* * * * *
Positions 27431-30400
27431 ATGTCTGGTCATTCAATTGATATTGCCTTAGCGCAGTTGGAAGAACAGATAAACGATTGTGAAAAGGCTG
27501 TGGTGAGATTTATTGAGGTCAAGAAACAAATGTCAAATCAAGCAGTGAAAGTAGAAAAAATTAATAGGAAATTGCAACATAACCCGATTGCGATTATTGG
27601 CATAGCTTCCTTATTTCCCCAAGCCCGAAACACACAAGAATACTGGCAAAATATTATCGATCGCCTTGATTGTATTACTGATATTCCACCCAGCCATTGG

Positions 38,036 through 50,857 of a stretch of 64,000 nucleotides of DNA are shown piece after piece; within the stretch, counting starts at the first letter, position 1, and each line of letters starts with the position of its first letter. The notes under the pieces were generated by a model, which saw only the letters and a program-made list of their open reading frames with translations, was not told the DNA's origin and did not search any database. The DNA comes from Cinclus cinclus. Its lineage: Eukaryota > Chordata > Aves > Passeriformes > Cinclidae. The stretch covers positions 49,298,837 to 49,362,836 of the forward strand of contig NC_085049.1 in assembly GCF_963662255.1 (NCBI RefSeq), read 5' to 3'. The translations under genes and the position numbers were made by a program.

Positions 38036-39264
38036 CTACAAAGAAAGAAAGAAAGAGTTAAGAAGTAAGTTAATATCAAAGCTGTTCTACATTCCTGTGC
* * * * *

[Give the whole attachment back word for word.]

Positions 27431-30400
27431 ATGTCTGGTCATTCAATTGATATTGCCTTAGCGCAGTTGGAAGAACAGATAAACGATTGTGAAAAGGCTG
27501 TGGTGAGATTTATTGAGGTCAAGAAACAAATGTCAAATCAAGCAGTGAAAGTAGAAAAAATTAATAGGAAATTGCAACATAACCCGATTGCGATTATTGG
27601 CATAGCTTCCTTATTTCCCCAAGCCCGAAACACACAAGAATACTGGCAAAATATTATCGATCGCCTTGATTGTATTACTGATATTCCACCCAGCCATTGG

Positions 38,036 through 50,857 of a stretch of 64,000 nucleotides of DNA are shown piece after piece; within the stretch, counting starts at the first letter, position 1, and each line of letters starts with the position of its first letter. The notes under the pieces were generated by a model, which saw only the letters and a program-made list of their open reading frames with translations, was not told the DNA's origin and did not search any database. The DNA comes from Cinclus cinclus. Its lineage: Eukaryota > Chordata > Aves > Passeriformes > Cinclidae. The stretch covers positions 49,298,837 to 49,362,836 of the forward strand of contig NC_085049.1 in assembly GCF_963662255.1 (NCBI RefSeq), read 5' to 3'. The translations under genes and the position numbers were made by a program.

Positions 38036-39264
38036 CTACAAAGAAAGAAAGAAAGAGTTAAGAAGTAAGTTAATATCAAAGCTGTTCTACATTCCTGTGC